Milwaukee Murders At Lowest Point In 23 Years–Will It Last?


Last year’s 71 homicides in Milwaukee represent the fewest killings in the city since 1985. The Milwaukee Journal Sentinel says officials attribute the decrease partly to improved cooperation among law enforcement agencies and policing focused on the most violent neighborhoods. Nonfatal shootings also declined from 2007, but they accounted for more than 400 victims, a reminder that the homicide total could easily have been much higher. Homicides fell 32.4 percent from 2007, when 105 people were killed. “It’s an amazing drop,” Mayor Tom Barrett said. “It’s something I’m very, very pleased with. Obviously, we want the drop to continue. One homicide is one homicide too many.”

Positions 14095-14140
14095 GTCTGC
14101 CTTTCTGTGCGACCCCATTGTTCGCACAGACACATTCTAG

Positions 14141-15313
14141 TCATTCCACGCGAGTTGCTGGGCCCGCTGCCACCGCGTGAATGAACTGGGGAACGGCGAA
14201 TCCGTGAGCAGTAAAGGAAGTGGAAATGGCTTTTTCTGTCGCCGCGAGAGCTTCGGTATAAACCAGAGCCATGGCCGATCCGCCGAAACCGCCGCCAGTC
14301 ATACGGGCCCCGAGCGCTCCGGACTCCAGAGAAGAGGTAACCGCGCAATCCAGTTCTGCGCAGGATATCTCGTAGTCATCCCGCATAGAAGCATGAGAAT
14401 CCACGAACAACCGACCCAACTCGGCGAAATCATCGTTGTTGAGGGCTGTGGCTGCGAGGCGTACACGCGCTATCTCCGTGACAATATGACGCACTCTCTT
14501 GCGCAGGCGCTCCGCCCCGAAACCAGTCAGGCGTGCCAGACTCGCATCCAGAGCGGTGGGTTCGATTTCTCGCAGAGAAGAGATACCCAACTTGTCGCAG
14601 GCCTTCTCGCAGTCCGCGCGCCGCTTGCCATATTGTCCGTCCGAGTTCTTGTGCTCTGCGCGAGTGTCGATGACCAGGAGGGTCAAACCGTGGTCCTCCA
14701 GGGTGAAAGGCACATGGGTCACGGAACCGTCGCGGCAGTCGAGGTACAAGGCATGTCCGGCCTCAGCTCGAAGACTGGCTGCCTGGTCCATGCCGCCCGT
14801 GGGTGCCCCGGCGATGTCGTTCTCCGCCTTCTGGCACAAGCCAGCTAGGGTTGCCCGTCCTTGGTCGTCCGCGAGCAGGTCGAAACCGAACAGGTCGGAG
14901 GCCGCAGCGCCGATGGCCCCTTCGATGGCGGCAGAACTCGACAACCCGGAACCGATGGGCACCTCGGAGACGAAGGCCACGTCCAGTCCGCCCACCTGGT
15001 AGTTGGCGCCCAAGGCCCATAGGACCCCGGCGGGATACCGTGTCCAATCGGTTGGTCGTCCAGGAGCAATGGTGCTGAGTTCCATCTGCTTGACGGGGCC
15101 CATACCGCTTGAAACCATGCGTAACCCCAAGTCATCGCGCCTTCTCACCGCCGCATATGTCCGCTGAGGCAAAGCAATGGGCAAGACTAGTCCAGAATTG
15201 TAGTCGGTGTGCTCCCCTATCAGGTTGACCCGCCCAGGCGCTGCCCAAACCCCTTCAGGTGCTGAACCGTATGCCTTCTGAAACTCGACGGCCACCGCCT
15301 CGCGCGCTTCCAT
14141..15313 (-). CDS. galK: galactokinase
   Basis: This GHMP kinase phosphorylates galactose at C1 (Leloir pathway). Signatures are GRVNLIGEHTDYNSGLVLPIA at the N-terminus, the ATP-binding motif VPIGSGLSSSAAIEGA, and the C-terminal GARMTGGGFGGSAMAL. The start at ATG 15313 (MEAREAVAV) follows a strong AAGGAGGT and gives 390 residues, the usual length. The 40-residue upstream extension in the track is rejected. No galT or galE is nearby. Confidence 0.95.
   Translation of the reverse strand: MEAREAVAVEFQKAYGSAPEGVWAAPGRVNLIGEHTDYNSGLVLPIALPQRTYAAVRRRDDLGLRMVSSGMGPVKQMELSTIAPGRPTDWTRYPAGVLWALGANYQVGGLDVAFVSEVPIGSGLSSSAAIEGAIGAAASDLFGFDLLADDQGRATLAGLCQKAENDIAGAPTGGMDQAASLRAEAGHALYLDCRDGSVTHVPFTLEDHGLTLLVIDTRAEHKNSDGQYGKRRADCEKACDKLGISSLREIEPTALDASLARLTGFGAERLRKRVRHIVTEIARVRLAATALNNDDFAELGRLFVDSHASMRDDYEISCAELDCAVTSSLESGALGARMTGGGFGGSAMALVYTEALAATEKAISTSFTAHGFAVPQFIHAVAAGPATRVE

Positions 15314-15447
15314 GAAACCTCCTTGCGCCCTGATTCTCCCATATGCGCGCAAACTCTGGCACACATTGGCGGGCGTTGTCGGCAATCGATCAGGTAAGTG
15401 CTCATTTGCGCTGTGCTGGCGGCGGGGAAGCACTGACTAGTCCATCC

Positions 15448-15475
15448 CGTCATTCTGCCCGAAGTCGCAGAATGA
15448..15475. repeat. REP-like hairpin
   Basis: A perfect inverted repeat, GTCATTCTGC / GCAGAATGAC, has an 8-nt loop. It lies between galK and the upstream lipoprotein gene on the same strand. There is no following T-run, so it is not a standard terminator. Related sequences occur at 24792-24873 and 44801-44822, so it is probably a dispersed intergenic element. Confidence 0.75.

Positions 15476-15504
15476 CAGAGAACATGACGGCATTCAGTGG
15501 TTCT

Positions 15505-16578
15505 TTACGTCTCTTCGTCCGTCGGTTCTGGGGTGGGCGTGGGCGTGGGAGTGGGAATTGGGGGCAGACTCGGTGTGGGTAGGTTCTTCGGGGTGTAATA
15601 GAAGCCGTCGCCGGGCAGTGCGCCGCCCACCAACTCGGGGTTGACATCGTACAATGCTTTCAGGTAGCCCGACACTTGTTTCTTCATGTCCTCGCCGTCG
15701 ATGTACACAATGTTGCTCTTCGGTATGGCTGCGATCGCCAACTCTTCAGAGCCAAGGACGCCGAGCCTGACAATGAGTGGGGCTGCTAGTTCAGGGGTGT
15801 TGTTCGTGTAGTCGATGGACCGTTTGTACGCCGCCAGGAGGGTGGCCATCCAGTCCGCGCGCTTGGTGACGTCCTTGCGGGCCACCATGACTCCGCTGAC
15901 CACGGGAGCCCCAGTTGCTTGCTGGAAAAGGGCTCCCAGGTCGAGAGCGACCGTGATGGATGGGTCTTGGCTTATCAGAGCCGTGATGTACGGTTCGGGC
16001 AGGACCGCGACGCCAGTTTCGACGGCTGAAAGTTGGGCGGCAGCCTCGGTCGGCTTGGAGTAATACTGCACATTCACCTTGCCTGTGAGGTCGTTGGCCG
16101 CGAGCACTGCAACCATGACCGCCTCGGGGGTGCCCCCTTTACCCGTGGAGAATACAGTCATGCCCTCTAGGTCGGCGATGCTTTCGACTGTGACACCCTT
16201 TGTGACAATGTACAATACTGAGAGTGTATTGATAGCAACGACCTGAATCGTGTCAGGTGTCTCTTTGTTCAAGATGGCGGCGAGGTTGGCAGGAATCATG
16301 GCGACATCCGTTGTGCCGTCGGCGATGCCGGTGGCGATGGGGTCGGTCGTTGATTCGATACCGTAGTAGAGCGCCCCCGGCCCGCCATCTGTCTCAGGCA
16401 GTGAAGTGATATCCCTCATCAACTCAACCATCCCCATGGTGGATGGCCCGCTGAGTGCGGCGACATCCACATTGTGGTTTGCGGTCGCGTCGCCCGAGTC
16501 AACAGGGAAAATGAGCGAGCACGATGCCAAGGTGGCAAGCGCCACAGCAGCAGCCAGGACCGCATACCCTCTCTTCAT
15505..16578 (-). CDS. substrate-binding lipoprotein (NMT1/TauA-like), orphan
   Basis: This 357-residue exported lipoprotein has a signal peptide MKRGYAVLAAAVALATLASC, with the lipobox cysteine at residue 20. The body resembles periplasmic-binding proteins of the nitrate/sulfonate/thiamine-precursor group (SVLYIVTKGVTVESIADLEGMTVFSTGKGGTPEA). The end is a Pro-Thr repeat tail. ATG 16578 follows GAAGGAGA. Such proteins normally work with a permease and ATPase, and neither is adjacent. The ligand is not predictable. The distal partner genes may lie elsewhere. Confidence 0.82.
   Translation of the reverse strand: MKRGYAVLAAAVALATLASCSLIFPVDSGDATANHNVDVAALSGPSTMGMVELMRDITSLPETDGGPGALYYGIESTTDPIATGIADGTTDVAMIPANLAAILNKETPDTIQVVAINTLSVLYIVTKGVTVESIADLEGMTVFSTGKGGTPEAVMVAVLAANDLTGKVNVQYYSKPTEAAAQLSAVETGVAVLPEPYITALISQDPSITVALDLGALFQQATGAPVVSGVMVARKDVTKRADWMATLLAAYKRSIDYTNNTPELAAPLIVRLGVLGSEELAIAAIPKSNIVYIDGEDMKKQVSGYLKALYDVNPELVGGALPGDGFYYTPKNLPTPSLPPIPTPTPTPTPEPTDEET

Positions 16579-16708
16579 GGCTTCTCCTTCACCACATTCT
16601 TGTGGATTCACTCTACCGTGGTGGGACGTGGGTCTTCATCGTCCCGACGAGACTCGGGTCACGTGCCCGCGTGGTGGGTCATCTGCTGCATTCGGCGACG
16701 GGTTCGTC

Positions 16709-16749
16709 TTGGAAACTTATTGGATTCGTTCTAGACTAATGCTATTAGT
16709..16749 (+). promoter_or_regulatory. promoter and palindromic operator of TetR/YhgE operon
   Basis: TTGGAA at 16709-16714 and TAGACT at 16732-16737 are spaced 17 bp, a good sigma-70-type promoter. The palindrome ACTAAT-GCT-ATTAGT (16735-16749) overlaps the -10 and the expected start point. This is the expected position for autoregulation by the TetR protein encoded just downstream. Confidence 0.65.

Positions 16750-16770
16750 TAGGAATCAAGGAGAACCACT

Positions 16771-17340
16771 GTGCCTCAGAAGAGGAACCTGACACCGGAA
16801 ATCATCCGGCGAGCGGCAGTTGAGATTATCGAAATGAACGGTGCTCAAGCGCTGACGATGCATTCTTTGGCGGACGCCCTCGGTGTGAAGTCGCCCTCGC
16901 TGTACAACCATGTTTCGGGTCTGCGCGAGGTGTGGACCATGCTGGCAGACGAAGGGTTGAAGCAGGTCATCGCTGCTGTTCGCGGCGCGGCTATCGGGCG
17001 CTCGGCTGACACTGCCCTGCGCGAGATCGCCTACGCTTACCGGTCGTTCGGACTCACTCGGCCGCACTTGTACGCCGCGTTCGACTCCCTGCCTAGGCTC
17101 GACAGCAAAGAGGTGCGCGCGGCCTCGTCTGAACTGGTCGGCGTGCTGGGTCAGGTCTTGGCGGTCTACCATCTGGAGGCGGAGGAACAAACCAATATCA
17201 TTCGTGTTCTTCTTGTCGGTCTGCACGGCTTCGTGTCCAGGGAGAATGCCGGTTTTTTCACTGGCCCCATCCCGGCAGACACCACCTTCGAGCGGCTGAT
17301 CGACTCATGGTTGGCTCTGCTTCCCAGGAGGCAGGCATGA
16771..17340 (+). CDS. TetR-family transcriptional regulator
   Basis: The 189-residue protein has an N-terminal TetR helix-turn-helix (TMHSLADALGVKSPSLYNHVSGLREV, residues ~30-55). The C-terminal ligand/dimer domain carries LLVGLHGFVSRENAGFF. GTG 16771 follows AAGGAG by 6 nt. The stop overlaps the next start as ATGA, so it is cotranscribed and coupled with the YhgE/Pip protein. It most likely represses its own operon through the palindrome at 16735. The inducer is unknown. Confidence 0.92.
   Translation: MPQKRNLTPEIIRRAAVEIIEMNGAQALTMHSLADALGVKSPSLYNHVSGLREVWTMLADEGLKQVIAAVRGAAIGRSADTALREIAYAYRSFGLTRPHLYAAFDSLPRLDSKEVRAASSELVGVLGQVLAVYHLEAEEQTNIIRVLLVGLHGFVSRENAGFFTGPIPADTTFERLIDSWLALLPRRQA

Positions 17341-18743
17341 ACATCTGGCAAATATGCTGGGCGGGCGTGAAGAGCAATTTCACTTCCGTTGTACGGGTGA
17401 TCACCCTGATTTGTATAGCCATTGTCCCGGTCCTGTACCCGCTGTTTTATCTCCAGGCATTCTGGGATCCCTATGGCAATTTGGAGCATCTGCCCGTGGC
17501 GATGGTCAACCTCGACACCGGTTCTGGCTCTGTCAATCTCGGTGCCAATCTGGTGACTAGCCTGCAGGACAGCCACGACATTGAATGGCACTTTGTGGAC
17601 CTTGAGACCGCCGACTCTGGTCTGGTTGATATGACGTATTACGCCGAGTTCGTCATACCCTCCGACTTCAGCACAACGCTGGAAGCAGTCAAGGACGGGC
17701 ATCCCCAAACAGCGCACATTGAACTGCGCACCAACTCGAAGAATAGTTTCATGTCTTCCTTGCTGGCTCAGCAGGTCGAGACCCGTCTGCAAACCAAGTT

Police Chief Edward Flynn said targeting neighborhoods where violent crime is concentrated played a role. “The primary goal was to disrupt crime and to disrupt the environment where crime has been most stable,” Flynn said. “We understood that if we could do that effectively, we could have a substantial effect on the amount of deadly violence that was related to that crime.” Stan Stojkovic, dean of the Helen Bader School of Social Welfare at the University of Wisconsin-Milwaukee, said it was difficult to determine immediately the exact causes of the large decrease in killings. “This thing could be a flip. Next year, we could see 150 (homicides),” Stojkovic he. “It’s hard to make any definitive statements about cause.”


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